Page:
iPhone secretly tracking user location, say researchers

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21 April 2011 | 0

A pair of researchers have found that Apple iPhones and iPads track users’ locations and store the data in an unencrypted file on the devices and on owners’ computers.

The data, which appears to have been collected starting with iOS 4, which Apple released last summer, is in a SQLite file on iPhones and iPads with 3G capability, according to Pete Warden, the founder of Data Science Toolkit and a former Apple employee, and Alasdair Allan, a senior research fellow at the University of Exeter.
The same file, named “consolidated.db,” is also stored in the iOS backups made by iTunes on the Mac or Windows PC used to synchronise the iPhone or iPad.

Stored in the file in clear text are locations’ longitude and latitude, a timestamp and other information, including Wi-Fi networks in range of the device.
About 100 data points per day are logged to the file, said Warden and Allan in a video posted on the O’Reilly Radar blog.

 

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“There can be tens of thousands of data points in this file,” said the pair in the blog post.

The data may be hard to extract remotely from an iPhone or iPad, but not impossible, said Charlie Miller, a noted Mac and iPhone vulnerability researcher, and a four-time winner at the Pwn2Own hacking contest .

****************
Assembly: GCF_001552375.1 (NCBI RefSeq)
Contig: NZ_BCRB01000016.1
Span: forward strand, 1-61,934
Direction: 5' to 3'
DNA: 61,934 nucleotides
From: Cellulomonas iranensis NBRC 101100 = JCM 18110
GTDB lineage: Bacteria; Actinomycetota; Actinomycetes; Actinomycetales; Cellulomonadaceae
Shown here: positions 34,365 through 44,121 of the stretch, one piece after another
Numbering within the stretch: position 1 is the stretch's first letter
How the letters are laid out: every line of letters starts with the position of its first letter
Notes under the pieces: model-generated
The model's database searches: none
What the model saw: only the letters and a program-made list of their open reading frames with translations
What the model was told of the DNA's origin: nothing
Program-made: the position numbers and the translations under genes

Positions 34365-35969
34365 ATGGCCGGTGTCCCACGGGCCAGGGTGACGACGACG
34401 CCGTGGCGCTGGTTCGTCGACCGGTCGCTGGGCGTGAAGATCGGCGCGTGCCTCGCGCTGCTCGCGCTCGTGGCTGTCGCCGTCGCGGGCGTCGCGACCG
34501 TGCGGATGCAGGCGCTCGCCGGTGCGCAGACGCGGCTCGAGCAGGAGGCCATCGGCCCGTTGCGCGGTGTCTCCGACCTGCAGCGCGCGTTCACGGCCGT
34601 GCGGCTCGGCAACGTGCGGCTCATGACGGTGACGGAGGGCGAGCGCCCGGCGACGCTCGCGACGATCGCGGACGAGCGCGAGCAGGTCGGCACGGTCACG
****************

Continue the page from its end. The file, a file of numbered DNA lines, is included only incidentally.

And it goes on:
“The file is in the root’s directory, so apps, including Safari, won’t have access,” said Miller. “That’s still bad, though.”

To view the location file on an iPhone remotely, an attacker would have to exploit a pair of vulnerabilities, one to hack Safari – likely by duping the user into visiting a malicious site – then another to gain access to the root directory, Miller said. That’s possible, but unlikely for most criminals.

Running Warden’s and Allan’s Mac app displays where an iPhone has been since it was upgraded to iOS 4. (Info displayed is from an iPhone owner living in New England.)
Warden and Allan have made it easy to do just that: They’ve created an application that extracts the data from a Mac, then displays the location history on a map.

It’s unclear why iOS is collecting the data, but Warden and Allan speculated that it might have to do with a future feature that relies on geolocation. “The fact that it’s transferred across devices when you restore or migrate is evidence the data-gathering isn’t accidental,” they said.

But Cluley wasn’t ready to put on a conspiracy cap and accuse Apple of tracking its users wholesale, or of making such data available to third parties like marketers or governments.

“I think things tend not to be conspiracies, but are more often cock-ups, accidents that happen,” Cluley said. “It may be that one hand of Apple doesn’t know what the other hand is doing.”

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